What The Disney Princesses Taught Me – Part 1

In light of some amazing revelations and steps forward for women in today’s culture, there has also been a thorough analysis of what kind of woman the media paints for the youth. Sometimes this wades into one of the most popular outlets for children… Disney! And I’ve noticed a growing train of thought that devalues the lessons taught by Disney princesses.

Now, before you chuckle, scoff, or roll your eyes, let me explain further!

It’s very true and valid arguments can be made – the women of the earlier Disney movies may not have been exactly… progressive in today’s culture, at least. However, even in their most traditional forms, Disney princesses truly do showcase exemplary traits that many children and adults can both identify with and be inspired by.

I’m no expert on child psychology or a master Disney innovator – I’m just a person who learned a lot of great things from the Disney princesses I grew up watching. And I’m excited to dive in a little deeper into those lessons.

So without further ado, here are our beloved Disney princesses, their stories, and some of the things I learned from them as a youngster.


Snow WhiteSnow White & the Seven Dwarfs (1937)

Summary:

The film that launched Walt Disney Studios to true stardom. Snow White is the first of the official Disney princesses. A young princess of raven hair, red lips, and pale skin is ferociously envied by the Evil Queen, a.k.a. her step-mother. Consumed with jealousy, the Evil Queen devises up a plot to kill Snow White. However, her devious plan is destroyed by her manservant the Huntsman, who pities the young princess and urges her to run away from the palace and away from her step-mother. Snow White escapes, finds a cottage in the woods and becomes a surrogate mother-of-sorts for the seven lovable dwarves who reside there. Later, the Evil Queen finds and tricks Snow White into eating a poisoned apple, condemning her to the curse of eternal sleep that can only be broken by true love’s kiss. While the dwarves mourn Snow White’s slumber, the prince she had a duet with earlier in the movie suddenly swoops in and lays one on her, waking her up and carrying her off into the sunset so that they can live happily ever after!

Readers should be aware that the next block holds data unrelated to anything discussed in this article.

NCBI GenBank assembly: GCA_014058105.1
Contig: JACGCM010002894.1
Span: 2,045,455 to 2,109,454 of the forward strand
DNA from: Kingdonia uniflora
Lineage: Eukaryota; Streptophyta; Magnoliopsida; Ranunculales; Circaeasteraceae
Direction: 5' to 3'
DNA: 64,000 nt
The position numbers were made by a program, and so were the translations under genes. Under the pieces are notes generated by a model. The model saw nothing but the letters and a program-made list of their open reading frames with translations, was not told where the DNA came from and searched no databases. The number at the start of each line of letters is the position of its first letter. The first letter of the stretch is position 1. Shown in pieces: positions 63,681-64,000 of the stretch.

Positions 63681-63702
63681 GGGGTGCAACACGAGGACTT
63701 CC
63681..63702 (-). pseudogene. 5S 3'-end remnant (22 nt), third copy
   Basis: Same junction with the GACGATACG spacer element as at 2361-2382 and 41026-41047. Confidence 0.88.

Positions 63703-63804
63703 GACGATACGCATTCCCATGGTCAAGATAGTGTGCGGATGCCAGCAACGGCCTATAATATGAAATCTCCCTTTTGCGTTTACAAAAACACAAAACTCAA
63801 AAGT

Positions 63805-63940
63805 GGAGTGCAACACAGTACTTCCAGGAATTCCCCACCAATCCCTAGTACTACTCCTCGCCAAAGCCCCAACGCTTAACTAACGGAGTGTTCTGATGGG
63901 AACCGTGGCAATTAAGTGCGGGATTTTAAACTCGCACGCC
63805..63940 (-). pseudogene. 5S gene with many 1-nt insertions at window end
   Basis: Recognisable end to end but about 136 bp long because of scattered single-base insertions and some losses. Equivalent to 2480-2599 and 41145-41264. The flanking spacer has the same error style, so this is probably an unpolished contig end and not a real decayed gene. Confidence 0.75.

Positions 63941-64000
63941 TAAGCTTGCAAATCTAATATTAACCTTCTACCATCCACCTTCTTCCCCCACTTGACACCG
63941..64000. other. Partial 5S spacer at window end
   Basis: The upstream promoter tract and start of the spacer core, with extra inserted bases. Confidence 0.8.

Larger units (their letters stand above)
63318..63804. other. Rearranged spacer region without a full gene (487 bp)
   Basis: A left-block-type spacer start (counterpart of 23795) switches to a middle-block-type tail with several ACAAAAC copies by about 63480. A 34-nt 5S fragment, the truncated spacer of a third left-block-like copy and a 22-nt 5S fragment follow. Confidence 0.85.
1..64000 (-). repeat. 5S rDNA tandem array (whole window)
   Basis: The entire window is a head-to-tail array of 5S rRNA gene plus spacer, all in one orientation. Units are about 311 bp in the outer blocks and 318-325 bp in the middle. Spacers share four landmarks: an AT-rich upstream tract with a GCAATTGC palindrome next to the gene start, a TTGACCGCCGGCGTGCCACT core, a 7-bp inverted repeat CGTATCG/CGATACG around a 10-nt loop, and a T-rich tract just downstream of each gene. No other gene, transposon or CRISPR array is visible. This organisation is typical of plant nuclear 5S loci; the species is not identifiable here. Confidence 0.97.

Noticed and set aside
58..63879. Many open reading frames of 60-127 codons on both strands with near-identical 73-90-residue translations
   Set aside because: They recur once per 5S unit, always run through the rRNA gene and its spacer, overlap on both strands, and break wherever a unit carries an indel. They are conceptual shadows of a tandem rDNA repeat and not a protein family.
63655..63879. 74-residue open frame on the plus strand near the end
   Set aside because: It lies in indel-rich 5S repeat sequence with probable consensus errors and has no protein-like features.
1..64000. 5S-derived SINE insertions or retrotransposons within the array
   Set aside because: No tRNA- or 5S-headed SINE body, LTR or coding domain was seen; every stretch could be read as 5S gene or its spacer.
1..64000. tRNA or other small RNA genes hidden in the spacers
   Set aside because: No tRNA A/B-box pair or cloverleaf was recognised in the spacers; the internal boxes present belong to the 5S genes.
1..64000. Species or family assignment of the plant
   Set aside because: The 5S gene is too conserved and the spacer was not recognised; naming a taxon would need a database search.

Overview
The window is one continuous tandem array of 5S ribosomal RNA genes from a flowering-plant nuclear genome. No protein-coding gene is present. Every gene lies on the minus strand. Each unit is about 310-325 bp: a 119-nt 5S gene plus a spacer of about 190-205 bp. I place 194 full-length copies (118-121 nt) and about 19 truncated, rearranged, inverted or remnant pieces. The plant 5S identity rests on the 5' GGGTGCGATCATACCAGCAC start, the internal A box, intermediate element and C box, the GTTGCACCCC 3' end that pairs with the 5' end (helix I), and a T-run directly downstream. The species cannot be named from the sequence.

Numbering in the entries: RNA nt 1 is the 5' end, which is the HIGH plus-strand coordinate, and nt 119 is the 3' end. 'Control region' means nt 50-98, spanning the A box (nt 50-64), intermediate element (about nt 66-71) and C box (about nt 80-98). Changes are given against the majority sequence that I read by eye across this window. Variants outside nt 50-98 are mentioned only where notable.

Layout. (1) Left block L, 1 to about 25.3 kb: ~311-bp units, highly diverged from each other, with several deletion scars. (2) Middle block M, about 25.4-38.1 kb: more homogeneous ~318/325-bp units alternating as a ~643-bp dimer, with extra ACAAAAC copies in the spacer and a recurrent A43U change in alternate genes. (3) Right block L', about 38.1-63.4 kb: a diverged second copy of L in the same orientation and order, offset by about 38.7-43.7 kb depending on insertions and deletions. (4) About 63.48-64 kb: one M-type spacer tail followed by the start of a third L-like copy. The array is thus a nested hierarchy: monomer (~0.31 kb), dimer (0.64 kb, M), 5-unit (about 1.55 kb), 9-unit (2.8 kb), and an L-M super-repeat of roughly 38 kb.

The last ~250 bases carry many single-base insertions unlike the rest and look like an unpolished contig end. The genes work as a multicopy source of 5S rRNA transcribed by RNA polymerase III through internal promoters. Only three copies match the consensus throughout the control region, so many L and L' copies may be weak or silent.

What I Learned:

Snow White taught me to look on the bright side and to focus on whatever light could be made out of a bad situation. Seem like a stretch? Well, think of this way: Snow White was hated by her step-mother, almost killed by someone she probably considered a friend, ran away, got lost in the woods, moved in with seven strangers – only to cook and clean for them. Plus, her first thought when woken from her slumber was not to find that crazy old hag who gave her an apple and give her a swift round-house kick to the face. (probably would’ve been my initial reaction) And although personally, I have never been on board for the whole ‘someday my prince will come’ mentality… you have to admit, homegirl sure knew how to set high expectations in light of some pretty serious roadblocks. (attempted murder, being on the run, etc.) Snow White was certainly not the most progressive princess in typical terms, but she was definitely a persistent optimist who encouraged me not to dwell on the past and to move forward to better things.

CinderellaCinderella (1950)

Summary:

Blessed as we are to have the 2015 version, I’m going to stick to the older versions of these fairytales that were around when I was a kid. Cinderella is a beautiful young girl with an affinity for talking mice. She is kind-hearted, gentle, and very tidy. So tidy in fact, she is enlisted by her evil step-mother (there is a running theme here) and her two evil step-sisters to obediently serve their every whim. She cooks, cleans, sews, and boy, does she dream. Compliant and genuine Cinderella is alone in the world and what little family she has left treats her very poorly. One day, the prince of their kingdom hosts a ball, inviting every young woman to the castle for an evening of flair and fun. Longing for a chance to go the ball, Cinderella meets her Fairy Godmother, a.k.a. the little old woman who turns her apron into a ballgown and her shoes into glass slippers. At the ball, Cinderella meets and falls in love with the prince, but realizes she must leave by midnight because, you know, curfew? (actually her dress disappears, and that’s 10x worse) The prince despairs that he’s lost his blue-eyed bombshell of a babe… so he sends his entourage out with the glass slipper she left on his castle steps as she ran away from him. They are ordered to find the girl who fits it, and to bring her back to the palace so that she will be his blushing bride. Against all odds, Cinderella’s foot finds its way into the shoe and she finds herself marrying the man and gaining the life she’s always dreamed of having.